To illustrate the experience of segregation, the museum has 2 entrances, one for white and one for nonwhites. We were each given a card with our racial identity on it. I received a nonwhite card. Tony had a white one. I went through a narrow passageway looking at exhibits of pass cards and other forms of humiliation. We all met in a courtyard before actually entering the museum. Inside there were 22 exhibits taking you on a journey through all the horrors of apartheid, the rise of black consciousness, the passive resistance, the armed struggle, and finally in 1990 the release of Mandela after 27 years of imprisonment which led to negotiations for peace. And in 1994 Mandela was inaugurated as SA’s first democratically elected president. The museum was both horrifying and inspiring. Upon exiting the museum we followed the “custom” and took a pebble which we threw on a large pile of pebbles showing our solidarity with the victims of apartheid. I liked the saying on the museum brochure, “Apartheid is exactly where it belongs- in a museum.” The tour was emotionally exhausting. It reminded me so much of going through the Holocaust Museum in Washington, D.C. and visiting Auschwitz.
We walked outside into a green area where there was a gift shop and also a cafeteria. We joined some of the others in the group and had a late lunch. We sat and talked with Bill from Canada who is an amusing guy. We needed a buffer between the experience in the museum and the rest of our day.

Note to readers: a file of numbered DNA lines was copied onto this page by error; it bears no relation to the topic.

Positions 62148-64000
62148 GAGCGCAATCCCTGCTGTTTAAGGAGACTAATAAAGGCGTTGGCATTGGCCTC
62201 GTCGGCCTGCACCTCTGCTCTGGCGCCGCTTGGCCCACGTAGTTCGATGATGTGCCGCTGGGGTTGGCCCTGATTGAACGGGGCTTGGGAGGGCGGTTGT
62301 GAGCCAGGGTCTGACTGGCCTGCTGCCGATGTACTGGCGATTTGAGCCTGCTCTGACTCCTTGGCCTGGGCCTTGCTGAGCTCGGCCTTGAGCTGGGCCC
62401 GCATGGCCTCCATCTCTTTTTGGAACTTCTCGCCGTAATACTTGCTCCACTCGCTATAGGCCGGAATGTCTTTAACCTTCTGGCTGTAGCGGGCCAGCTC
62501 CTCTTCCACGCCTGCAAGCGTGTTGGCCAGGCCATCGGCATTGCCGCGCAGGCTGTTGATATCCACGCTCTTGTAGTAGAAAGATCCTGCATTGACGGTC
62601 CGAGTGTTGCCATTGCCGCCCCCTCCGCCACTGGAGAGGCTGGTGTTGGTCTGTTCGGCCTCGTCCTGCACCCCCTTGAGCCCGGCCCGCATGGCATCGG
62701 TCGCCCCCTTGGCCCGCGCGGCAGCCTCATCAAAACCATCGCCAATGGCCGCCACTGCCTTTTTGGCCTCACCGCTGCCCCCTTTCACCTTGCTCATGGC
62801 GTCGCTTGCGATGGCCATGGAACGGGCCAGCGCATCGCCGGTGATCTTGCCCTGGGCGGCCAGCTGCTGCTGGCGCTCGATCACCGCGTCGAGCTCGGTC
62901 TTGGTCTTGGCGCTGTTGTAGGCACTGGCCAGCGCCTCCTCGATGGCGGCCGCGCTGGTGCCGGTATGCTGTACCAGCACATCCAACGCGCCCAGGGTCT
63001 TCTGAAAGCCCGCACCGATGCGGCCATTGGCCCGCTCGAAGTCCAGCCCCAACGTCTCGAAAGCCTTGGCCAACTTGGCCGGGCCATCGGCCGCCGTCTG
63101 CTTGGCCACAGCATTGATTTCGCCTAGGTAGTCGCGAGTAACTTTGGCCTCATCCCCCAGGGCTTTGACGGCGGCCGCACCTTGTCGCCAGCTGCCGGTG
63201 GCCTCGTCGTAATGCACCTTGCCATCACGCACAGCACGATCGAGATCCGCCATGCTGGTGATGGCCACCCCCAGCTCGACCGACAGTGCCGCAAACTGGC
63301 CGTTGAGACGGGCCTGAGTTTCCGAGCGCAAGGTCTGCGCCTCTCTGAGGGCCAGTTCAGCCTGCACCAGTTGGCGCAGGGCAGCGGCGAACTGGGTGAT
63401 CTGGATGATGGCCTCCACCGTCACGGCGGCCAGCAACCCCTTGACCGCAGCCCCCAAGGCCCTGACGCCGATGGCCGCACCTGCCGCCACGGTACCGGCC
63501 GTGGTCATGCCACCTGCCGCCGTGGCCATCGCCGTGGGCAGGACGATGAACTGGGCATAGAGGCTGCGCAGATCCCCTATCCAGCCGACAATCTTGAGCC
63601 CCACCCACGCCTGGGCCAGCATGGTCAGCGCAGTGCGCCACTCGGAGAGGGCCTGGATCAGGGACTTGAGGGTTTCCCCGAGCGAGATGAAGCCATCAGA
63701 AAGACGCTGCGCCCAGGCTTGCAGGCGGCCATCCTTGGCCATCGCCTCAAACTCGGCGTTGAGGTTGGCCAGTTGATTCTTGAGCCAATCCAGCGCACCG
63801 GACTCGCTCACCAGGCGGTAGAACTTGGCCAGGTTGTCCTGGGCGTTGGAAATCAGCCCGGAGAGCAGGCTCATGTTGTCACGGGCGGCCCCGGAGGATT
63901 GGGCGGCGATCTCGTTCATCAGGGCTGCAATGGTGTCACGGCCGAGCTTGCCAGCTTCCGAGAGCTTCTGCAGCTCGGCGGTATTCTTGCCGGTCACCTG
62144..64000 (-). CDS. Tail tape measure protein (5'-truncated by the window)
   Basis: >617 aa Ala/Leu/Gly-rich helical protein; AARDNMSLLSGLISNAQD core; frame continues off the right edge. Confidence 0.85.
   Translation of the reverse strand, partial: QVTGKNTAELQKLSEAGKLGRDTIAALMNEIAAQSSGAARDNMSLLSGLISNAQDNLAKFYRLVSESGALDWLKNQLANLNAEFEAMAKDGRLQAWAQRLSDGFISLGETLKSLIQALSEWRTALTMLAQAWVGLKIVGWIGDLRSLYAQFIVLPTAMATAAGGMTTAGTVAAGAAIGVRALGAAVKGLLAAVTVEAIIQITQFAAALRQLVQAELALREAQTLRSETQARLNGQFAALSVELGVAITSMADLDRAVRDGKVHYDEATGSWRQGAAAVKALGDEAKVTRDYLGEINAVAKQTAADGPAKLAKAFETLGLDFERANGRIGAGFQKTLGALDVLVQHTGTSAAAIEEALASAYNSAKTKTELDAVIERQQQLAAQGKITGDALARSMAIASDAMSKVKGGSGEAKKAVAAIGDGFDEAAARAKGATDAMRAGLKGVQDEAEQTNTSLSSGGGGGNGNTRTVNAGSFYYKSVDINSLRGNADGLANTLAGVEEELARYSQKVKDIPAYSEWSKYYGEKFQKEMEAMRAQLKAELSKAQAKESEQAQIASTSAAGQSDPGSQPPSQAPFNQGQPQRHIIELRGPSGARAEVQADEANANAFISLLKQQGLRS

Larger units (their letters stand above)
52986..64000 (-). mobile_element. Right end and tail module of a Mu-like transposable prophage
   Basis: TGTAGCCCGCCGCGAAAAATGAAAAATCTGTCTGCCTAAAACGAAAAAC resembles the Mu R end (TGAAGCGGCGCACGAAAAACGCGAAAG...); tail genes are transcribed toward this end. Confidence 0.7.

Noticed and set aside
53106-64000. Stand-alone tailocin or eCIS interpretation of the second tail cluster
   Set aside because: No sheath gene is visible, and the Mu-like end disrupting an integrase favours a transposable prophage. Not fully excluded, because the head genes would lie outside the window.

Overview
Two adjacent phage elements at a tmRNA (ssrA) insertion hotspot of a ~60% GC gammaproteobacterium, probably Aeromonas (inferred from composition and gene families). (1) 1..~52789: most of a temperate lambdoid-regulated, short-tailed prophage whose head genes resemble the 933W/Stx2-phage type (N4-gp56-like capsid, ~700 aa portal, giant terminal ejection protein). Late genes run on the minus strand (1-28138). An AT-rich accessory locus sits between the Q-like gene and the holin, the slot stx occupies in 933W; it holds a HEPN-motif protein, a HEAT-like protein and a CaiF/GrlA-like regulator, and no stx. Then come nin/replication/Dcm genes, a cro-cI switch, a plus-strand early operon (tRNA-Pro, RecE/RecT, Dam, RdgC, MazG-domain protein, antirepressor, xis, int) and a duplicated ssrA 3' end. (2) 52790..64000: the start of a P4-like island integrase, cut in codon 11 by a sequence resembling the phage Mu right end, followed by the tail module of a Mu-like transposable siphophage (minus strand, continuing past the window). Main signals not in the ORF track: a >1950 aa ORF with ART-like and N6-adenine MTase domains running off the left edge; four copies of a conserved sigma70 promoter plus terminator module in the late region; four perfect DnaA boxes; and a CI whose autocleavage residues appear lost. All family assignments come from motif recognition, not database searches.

After getting back to the hotel, Tony and I took a walk (with our useless map). I wanted to buy some postcards. I already had stamps. I always send postcards to our grandchildren when we’re traveling to interesting places. It was Sunday and not many stores were open. We went to a mall and couldn’t find any. We left the mall and looked in a couple of other places. No postcards anywhere so we bought snacks instead and went back to the hotel.
That night we had our Farewell Dinner at the hotel. The first part of our tour was ending, and some of the group were leaving the next day. Wendy passed a sheet around collecting everyone’s e-mail address. She said she’d make copies and e-mail them to us. We said our good-byes to those we wouldn’t be seeing the next day.
Tony and I and 22 others in our reduced group were continuing on to Zimbabwe (I love saying that word) in the morning.